Another major benefit of snow is that it literally creates a blanket for the soil. Soil temperatures actually vary a lot through the course of the year and snow actually is an excellent insulator to keep the soil warmer during the winter months. Typically, for every inch of snow the temperature underneath the snow increases by 2 degrees Fahrenheit.

Why is the soil temperature important to farmers?

illinois, farm, winter, snow, cornSoil contains millions of different organisms with millions more still not identified that are beneficial and harmful to plants. Many of these organisms need warmer temperatures, moisture, and several other components to survive and typically dive deeper into the soil where it’s warmer or become dormant during the winter months. The organisms that benefit the plant, such as, earthworms and microorganisms, actually eat organic matter. Organic matter consists of dead animal remains or plant material that can decay over time. When harvesting crops a good portion of the plant is actually left in the field where the plants begin to decompose. When millions of these microorganisms eat organic matter or the left over plants, they excrete vital nutrients that plants can use such as nitrogen, phosphorous, and sulfur. When the soil becomes warm enough, those organisms become active and start breaking down that organic matter in the soil. When we get snow covering the ground for longer periods of time the cold doesn’t penetrate the ground as deep and protects those organisms in the ground. It also means that the soil takes less time to warm up once the winter months have passed enabling farmers to enter the fields sooner in the spring.

So as the landscape begins to turn green over the next couple months, or whether Phil the groundhog actually sees his shadow or not, know that weather actually plays one of the biggest roles in growing crops year round, including the winter months that we get snow.

Eric King
Western Illinois University Agribusiness student


Originally posted on Corn Commentary

Usually farmers like to have dry weather in the fall to get the crops out of the field – just not too dry!

Harvest season two years ago was so wet that crops in some areas went unharvested until the following spring. This year is a totally different story. Combine fires setting fields on fire have been happening all over the corn belt this season because it has been so dry and windy, the worst areas being Iowa, Nebraska and the Dakotas.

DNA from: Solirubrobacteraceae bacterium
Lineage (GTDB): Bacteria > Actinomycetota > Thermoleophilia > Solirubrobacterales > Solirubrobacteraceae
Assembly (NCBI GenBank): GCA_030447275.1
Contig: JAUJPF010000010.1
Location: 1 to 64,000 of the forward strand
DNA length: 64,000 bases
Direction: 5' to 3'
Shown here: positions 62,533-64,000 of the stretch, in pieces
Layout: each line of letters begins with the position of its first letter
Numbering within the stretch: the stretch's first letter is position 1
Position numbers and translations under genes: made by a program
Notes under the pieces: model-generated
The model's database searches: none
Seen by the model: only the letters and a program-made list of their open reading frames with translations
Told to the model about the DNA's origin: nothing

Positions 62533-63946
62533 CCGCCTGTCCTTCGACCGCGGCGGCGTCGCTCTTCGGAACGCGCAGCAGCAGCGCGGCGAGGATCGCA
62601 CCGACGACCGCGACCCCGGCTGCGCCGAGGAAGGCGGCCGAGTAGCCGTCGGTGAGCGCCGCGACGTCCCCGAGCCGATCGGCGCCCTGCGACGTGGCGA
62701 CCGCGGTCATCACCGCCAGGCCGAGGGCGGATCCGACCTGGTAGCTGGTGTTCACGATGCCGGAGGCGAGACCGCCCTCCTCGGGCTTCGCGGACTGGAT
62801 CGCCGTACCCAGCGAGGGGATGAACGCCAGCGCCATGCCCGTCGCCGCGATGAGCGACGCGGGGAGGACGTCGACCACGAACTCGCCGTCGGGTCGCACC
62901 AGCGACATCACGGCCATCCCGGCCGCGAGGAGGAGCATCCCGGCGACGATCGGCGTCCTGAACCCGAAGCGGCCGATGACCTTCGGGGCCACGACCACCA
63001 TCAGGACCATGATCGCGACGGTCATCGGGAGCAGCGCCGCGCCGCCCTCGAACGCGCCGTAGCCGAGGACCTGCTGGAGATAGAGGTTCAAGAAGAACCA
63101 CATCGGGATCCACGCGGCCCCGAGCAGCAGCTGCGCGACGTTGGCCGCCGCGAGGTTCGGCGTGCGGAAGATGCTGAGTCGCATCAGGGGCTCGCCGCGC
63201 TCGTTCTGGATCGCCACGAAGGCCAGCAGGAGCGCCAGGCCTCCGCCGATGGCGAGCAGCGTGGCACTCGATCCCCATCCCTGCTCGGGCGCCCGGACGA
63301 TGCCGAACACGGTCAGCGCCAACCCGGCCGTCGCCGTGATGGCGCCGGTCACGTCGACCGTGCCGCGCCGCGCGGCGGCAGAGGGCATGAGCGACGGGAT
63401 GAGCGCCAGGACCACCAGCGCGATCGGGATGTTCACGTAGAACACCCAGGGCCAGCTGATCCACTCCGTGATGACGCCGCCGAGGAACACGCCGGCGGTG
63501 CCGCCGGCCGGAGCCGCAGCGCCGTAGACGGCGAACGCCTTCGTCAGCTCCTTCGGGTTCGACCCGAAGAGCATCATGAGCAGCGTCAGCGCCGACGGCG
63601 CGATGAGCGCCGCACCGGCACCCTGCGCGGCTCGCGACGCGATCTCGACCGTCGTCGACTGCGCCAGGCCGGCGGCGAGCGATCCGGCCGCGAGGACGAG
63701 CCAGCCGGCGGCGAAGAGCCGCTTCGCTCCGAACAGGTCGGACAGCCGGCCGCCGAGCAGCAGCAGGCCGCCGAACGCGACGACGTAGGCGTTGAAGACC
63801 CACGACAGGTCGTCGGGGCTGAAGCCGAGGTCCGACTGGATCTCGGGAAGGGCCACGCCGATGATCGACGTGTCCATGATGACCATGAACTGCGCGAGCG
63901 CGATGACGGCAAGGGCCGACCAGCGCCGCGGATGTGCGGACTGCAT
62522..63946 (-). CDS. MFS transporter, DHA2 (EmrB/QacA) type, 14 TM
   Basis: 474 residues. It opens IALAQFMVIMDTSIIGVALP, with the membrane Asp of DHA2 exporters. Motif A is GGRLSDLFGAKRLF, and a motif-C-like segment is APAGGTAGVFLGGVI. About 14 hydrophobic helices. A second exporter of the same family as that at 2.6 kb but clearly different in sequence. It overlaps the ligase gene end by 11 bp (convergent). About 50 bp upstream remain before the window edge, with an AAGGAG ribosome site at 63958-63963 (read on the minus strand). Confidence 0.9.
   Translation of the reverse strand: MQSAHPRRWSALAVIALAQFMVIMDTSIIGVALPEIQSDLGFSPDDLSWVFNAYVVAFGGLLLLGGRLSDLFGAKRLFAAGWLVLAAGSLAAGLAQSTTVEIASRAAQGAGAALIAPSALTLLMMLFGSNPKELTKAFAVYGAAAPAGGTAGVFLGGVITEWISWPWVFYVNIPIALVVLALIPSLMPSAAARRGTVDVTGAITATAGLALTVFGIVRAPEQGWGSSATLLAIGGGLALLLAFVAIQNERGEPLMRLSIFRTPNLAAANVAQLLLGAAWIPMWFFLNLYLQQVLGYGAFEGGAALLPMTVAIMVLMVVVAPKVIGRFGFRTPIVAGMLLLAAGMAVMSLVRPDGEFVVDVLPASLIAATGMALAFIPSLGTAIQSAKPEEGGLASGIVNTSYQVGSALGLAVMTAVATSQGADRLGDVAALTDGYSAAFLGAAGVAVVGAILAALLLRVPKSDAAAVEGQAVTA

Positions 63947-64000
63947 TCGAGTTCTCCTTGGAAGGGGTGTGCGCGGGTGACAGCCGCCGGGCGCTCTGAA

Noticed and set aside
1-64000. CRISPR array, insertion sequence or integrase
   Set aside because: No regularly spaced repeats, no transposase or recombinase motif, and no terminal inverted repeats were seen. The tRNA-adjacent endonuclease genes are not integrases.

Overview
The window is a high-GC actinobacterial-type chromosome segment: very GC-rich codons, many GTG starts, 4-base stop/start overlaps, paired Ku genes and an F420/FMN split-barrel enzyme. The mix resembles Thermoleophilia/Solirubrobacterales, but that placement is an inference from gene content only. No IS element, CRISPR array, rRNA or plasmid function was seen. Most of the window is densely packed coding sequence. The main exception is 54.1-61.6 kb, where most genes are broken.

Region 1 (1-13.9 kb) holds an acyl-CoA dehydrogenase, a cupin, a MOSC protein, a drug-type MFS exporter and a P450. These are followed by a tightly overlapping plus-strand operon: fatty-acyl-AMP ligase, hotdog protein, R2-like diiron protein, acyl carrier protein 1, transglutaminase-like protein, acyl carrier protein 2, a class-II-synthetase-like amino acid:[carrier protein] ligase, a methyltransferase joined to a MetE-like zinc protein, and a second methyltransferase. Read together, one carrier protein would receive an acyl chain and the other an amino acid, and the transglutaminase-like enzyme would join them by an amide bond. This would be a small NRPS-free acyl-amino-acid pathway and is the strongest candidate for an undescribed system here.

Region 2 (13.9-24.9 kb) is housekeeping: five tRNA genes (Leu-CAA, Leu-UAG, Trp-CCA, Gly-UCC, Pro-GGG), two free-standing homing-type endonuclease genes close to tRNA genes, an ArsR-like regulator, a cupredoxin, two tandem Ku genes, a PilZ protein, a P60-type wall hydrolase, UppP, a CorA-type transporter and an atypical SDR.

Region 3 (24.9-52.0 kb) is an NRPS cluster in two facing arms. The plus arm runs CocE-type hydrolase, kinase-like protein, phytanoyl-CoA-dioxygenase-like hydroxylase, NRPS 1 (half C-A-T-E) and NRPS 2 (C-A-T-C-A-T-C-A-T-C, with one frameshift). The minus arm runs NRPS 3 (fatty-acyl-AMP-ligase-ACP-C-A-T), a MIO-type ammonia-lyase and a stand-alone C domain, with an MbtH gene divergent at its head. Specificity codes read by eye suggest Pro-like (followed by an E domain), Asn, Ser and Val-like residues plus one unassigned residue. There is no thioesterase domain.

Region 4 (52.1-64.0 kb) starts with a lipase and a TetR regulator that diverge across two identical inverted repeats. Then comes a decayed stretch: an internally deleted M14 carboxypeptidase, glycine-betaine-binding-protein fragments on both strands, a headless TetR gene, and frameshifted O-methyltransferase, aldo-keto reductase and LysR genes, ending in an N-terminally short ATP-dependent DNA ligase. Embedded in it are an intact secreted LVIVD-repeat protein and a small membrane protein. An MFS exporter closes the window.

“Extreme conditions in South Dakota this fall created a perfect storm of high temperatures, low humidity, dry crops, and high winds producing extreme risk of fires during harvest,” said Daniel Humburg, professor of Ag & Biosystems Engineering Department at South Dakota State University.

There is still plenty of harvesting yet to be done and while most farmers understand the risks of combine fires and how to prevent them, a little reminder never hurts. University of Nebraska farm safety specialist Dave Morgan offers these safety tips:

– Keep your equipment clean and in good repair. When you get done for the day, take time to clean your machine thoroughly with an air compressor, power washer, or even a broom to dislodge any crop residue or chaff from the combine.

– Fix any fuel, hydraulic or oil leaks. When it’s this windy, vegetative matter breaks up into really fine material that readily accumulates on oil and fuel leaks, Morgan said. This creates a source of solid and liquid fuel. From there, it doesn’t take much to start the fire — a dry bearing or a slipping belt can quickly heat up or spark.

– Check fluid levels and carefully refill, being careful not to spill any oil or fuel on the equipment. But don’t overfill fluid reservoirs. With high temperatures in the mid 80s, oil expands and may “burp” out the vent, creating another fuel source for fire.

– Carry at least one, and preferably two, fully charged 10 lb ABC fire extinguishers on all equipment. (Be sure to have your fire extinguishers inspected annually and refilled as necessary).

Let’s be careful out there!


And here’s an update on one Illinois farmer’s harvest:

Jim Raben, Ridgeway – We are about 70% finished with corn and around 54% with soybeans.  This week’s rain is keeping us out of the fields, but we anticipate finishing up soon.

Tell us, where are you at with your harvest?



Some of the farmers in Illinois have more than half of their crop out of the field, while others haven’t started harvest at all! Here’s a look at the harvest conditions in three areas of the state.

Glenn Ginder, Peotone – Virtually none of the corn has been harvested in my area and maybe only one percent of the soybeans. This week, we’ve had just over two inches of rain and the grass is lush and green again, just like May!


Rob Elliott, Cameron – Our corn harvest is progressing well. We have a wide range of yields from 140 bushels per acre to 235 bushels per acre* with moistures between 18-24 percent.** This particular crop is a testimony to the genetic and trait advances coupled with agronomic practices. We’ve suffered an excessively wet June, a hot July with 1+ inches of rain, and a massively hot August with zero rain. The corn crop is fairy fragile with the dryness creating some problems; it won’t tolerate much wind and remain standing so this week’s wind and rain are troublesome.